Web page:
Hayden, Soroco resume school in person next week while Steamboat continues hybrid learning | SteamboatToday.com
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Hayden, Soroco resume school in person next week while Steamboat continues hybrid learning

STEAMBOAT SPRINGS — Students across Routt County will return to classrooms from winter break next week amid the COVID-19 pandemic, and many of them will be at school every day.

After Halloween, positive cases of COVID-19 at Steamboat Springs High School forced the campus to shift to remote learning, and prior to the Thanksgiving break, the Hayden School District sent students home because of cases in the classroom.

Just two weeks ago, students at Steamboat Springs Middle School and Strawberry Park Elementary School also shifted to remote learning, and students in the South Routt School District went to winter break earlier than planned when cases within the schools forced teachers and students to quarantine.



But the holiday break provided schools an opportunity to reset, allowing all students in Routt County public schools to return to classrooms in January, even if some are only in school every other day. South Routt and Hayden school districts will start school next week, continuing the every day, in-person learning they had in the fall.

Students in Steamboat will continue the hybrid model utilized during the fall semester. This splits students into cohorts sending some to school Mondays and Wednesdays and the rest to school Tuesdays and Thursdays with attendance alternating on Fridays.



The goal is to reduce the interaction between students in hopes of limiting exposure to any potential cases and avoiding the quarantines a case may cause.

After a staff day Monday, Steamboat students will return to school on Jan. 5 or Jan. 6 depending on their cohort.

It could soon change, though, as the district is looking into shifting younger students to being in school every day in the coming weeks.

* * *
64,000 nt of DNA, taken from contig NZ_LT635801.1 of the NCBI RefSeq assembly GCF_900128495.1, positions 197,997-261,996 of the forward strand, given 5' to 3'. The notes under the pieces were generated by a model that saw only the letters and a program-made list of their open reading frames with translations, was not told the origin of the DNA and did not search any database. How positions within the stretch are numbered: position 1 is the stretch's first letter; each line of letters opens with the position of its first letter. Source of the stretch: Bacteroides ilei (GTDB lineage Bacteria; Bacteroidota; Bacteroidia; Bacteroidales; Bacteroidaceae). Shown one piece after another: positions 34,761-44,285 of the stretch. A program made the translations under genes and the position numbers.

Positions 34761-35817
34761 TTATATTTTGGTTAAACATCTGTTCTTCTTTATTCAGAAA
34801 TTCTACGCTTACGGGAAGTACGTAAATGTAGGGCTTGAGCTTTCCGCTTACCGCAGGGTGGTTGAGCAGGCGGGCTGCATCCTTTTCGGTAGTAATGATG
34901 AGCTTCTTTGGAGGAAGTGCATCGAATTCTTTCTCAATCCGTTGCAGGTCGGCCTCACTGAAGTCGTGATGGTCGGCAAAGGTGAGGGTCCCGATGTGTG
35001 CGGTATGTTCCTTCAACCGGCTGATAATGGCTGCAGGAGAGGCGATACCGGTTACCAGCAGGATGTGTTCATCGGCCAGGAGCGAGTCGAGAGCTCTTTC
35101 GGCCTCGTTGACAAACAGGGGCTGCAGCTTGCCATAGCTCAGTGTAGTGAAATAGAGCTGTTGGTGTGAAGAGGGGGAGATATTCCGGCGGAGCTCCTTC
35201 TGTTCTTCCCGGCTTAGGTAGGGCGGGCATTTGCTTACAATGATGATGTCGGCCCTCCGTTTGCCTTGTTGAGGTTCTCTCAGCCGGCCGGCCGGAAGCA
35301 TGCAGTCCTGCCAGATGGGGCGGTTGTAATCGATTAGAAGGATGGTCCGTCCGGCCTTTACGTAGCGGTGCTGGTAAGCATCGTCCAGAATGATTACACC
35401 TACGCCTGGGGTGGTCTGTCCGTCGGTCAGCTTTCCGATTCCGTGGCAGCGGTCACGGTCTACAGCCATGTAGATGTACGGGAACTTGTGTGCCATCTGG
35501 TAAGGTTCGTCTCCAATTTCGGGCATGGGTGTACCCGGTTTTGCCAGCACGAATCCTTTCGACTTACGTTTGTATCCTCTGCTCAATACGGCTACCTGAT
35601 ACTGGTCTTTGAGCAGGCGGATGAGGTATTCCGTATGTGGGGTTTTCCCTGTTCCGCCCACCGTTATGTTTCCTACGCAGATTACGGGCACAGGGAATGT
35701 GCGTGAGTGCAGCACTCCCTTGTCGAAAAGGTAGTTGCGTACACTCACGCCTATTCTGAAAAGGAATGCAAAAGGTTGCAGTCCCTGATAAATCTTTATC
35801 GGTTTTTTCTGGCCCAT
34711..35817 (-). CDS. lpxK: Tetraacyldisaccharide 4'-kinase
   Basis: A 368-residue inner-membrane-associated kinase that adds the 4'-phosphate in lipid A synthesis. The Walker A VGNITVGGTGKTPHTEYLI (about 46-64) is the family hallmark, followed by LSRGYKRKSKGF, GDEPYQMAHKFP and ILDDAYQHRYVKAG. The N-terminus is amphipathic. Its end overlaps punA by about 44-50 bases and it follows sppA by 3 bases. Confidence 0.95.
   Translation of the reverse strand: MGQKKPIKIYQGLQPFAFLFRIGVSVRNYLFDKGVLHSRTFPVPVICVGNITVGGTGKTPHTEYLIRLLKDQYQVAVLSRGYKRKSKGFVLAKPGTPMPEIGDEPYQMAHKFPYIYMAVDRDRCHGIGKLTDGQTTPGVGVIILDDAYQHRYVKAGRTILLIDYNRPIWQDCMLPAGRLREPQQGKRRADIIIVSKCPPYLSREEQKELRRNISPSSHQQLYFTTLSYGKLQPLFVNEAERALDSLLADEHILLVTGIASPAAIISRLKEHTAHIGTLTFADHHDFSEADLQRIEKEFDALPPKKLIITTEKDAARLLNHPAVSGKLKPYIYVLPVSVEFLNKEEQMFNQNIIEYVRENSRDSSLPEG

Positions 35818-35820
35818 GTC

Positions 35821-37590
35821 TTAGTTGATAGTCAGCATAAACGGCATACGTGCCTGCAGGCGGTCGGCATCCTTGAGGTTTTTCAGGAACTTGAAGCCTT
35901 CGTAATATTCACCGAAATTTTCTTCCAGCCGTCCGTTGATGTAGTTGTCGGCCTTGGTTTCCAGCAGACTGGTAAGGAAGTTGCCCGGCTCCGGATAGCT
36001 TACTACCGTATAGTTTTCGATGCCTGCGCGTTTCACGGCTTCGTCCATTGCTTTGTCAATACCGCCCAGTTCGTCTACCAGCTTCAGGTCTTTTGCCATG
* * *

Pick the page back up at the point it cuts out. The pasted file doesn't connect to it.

“We’re going to wait two or three weeks to see how numbers turn out, and we may at that point bring back (kindergarten to second grade) every day,” said Mark Rydberg, finance director for the district.

Rydberg said the idea behind waiting a few weeks is to see what effect the holidays have on the spread of the virus locally and how much impact potential cases would have on the school.

If things go well, Rydberg said the district could expand to bring back third through fifth grade a few weeks after that. It all will depend on prevalence of the virus and recommendations from local public health officials, he said.

“Our goal is to get kids back in school as soon as we think it is safe for both students and staff,” Rydberg said.

Students in both the South Routt and Hayden school districts will be back in school every day at all grade levels Jan. 4 as they largely were in the fall. Each superintendent credited some of its district’s success at keeping students in school to smaller enrollments.

“We can do it simply because of our numbers,” said Hayden Superintendent Christy Sinner. “That is the beauty with being a small school right now, is that we can have everybody together.”

Rim Watson, superintendent at the South Routt School District agreed with Sinner, saying his district was able to do some things because of its size that larger districts cannot.

“A larger district, having a hybrid model, which has students attending every other day, would still have more students on campus each day than we do with our entire enrollment attending daily,” Watson said.

He also gave credit to the community for following the county’s commitments to containment, which helped ensure the district could maintain in-person instruction.

Both Sinner and Watson said they are closely working with state and local health officials to guide decision making.


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